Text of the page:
Posted by: Dave Raffo
IBM spent some time last summer revamping its storage systems, with a new midrange DS5000 system and the first version of the XIV under its brand. Big Blue hasn’t been neglecting software, though. Today IBM launched an entry level version of its SAN Volume Controller (SVC) that uses its same storage virtualization software on a less expensive server. And coming soon: data deduplication with Tivoli Storage Manager (TSM).
IBM System Storage SVC Entry Edition is limited in scale (up to 60 disk drives) and runs on a System x3250 single-socket server instead of the dual-core System x3550 that the standard SVC runs on. The idea is to make it more affordable for smaller companies – the entry edition is priced per disk drive with a starting configuration costing around $35,000 for five drives. The regular SVC is priced per usable capacity, starting at $50,000 for 1 TB. Customers who buy the entry edition can convert to the standard SVC later.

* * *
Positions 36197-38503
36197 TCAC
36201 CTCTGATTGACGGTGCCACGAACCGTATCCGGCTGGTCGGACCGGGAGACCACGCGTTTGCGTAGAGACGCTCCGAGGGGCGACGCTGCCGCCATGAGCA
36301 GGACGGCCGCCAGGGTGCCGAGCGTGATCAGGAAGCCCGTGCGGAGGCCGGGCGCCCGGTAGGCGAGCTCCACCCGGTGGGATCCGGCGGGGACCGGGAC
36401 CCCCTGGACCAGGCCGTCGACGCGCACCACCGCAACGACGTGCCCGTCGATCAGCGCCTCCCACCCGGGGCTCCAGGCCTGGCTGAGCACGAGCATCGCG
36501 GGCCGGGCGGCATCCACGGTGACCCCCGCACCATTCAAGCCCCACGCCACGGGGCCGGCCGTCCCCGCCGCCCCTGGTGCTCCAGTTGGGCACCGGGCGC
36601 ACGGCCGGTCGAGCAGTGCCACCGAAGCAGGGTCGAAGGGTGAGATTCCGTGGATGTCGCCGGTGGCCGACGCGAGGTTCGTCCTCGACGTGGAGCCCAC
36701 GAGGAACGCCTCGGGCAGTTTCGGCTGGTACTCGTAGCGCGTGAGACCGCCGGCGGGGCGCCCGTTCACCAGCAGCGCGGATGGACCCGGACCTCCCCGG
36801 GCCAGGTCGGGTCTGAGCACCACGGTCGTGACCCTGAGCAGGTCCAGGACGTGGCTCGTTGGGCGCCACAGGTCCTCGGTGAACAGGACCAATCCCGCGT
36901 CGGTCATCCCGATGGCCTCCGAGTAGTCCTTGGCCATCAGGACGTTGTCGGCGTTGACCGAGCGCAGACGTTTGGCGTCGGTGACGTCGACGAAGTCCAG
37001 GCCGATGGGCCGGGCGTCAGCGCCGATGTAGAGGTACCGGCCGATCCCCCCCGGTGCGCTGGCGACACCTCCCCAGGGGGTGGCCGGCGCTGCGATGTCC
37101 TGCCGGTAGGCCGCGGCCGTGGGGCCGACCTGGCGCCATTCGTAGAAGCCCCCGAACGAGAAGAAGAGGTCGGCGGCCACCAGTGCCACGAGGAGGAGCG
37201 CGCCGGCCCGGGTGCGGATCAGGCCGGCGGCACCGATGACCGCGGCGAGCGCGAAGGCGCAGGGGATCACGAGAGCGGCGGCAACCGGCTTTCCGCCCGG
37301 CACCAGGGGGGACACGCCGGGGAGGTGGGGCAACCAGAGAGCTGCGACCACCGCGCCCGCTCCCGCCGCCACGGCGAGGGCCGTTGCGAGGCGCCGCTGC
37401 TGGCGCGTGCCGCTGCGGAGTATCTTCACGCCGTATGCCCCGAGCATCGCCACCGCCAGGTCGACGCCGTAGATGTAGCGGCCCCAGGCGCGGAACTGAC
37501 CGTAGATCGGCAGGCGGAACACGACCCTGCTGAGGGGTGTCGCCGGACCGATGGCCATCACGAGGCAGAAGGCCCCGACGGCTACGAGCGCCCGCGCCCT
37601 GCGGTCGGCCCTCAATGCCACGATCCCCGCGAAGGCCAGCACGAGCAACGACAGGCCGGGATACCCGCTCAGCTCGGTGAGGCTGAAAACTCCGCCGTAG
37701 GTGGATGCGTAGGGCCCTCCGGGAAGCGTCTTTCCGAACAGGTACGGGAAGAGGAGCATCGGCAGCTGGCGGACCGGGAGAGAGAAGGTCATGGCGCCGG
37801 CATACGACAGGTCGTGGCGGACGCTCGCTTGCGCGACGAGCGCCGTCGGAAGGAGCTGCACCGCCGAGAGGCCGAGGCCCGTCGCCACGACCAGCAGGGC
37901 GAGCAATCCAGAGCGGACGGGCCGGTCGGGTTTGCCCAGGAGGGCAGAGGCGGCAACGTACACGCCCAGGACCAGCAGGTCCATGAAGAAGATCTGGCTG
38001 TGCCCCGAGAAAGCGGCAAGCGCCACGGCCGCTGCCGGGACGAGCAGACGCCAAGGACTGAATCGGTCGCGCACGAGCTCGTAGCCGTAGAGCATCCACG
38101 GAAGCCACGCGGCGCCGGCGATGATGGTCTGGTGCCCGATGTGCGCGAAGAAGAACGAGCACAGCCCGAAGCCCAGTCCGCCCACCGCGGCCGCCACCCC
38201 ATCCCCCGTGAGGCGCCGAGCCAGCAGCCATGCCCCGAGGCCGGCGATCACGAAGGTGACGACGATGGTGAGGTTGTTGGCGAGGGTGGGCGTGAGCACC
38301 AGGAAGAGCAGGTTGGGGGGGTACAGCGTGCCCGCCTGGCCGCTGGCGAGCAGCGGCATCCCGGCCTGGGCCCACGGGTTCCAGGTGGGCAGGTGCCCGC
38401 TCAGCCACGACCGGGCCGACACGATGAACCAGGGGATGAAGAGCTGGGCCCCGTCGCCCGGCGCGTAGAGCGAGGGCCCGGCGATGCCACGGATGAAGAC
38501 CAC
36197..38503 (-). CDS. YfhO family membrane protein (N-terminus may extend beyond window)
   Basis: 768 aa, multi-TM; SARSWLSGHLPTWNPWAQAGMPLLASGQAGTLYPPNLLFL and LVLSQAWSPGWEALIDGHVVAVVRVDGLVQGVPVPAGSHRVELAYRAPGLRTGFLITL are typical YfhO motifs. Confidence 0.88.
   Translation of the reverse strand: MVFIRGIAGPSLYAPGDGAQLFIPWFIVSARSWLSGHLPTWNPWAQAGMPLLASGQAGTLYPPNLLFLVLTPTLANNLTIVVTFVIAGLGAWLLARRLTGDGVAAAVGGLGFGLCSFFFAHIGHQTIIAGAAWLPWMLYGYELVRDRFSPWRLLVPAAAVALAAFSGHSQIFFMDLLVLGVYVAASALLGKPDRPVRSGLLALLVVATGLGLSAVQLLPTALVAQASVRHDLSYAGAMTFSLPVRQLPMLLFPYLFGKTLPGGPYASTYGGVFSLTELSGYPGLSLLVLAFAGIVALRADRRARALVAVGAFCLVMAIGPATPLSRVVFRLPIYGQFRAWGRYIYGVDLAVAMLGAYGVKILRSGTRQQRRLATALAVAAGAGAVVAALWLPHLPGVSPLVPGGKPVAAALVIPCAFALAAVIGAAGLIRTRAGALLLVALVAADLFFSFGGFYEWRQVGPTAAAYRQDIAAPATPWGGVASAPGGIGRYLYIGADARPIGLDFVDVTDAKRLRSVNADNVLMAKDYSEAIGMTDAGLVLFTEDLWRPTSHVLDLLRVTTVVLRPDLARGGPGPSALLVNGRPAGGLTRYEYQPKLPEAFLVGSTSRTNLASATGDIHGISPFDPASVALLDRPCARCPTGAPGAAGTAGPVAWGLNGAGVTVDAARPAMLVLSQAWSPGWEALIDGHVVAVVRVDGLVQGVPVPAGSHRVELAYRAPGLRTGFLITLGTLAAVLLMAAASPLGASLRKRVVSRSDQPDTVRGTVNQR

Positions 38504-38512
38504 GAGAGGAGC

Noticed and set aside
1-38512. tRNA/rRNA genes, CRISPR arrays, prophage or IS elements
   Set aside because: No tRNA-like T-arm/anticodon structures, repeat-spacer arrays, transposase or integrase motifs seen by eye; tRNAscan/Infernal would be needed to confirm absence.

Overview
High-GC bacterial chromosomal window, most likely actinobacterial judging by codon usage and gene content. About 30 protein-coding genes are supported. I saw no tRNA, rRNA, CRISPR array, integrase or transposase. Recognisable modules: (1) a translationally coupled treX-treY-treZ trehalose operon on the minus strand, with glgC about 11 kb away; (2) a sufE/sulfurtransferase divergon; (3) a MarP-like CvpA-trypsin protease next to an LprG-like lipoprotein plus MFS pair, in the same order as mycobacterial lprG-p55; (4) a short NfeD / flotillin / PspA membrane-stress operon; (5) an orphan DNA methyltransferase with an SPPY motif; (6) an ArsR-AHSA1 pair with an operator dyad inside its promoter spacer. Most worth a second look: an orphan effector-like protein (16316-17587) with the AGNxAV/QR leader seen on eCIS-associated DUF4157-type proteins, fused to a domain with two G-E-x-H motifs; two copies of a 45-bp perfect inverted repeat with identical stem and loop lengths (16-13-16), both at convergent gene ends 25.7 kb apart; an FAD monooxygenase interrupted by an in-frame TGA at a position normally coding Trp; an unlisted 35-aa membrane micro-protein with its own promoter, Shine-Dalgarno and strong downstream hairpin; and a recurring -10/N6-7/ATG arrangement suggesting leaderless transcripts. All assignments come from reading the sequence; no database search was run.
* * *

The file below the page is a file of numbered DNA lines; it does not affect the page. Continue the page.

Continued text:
“This is not an SVC Light,” said Chris Saul, marketing manager for SVC. “It does everything our existing SVC does.” That includes the thin provisioning IBM recently added. Saul said he expects thin provisioning to be attractive to SMBs. IBM also added SVC support for IBM’s XIV and DS5000, IBM’s Diligent VTL deduplication gateway, HDS Universal Storage Platform and HP XP20000/XP24000 arrays and works with Microsoft Hyper-V. The entry level SVC will be available Nov. 21.
IBM is also planning dedupe in it’s the next version of its TSM backup software, due out around December or January. “TSM will have dedupe with TSM server in the next release,” said Kelly Beavers, IBM’s director of storage software. Bearvers said dedupe will be at the TSM server layer. “The next step is data dedupe on the client side, then with Files X software for remote office,” she said.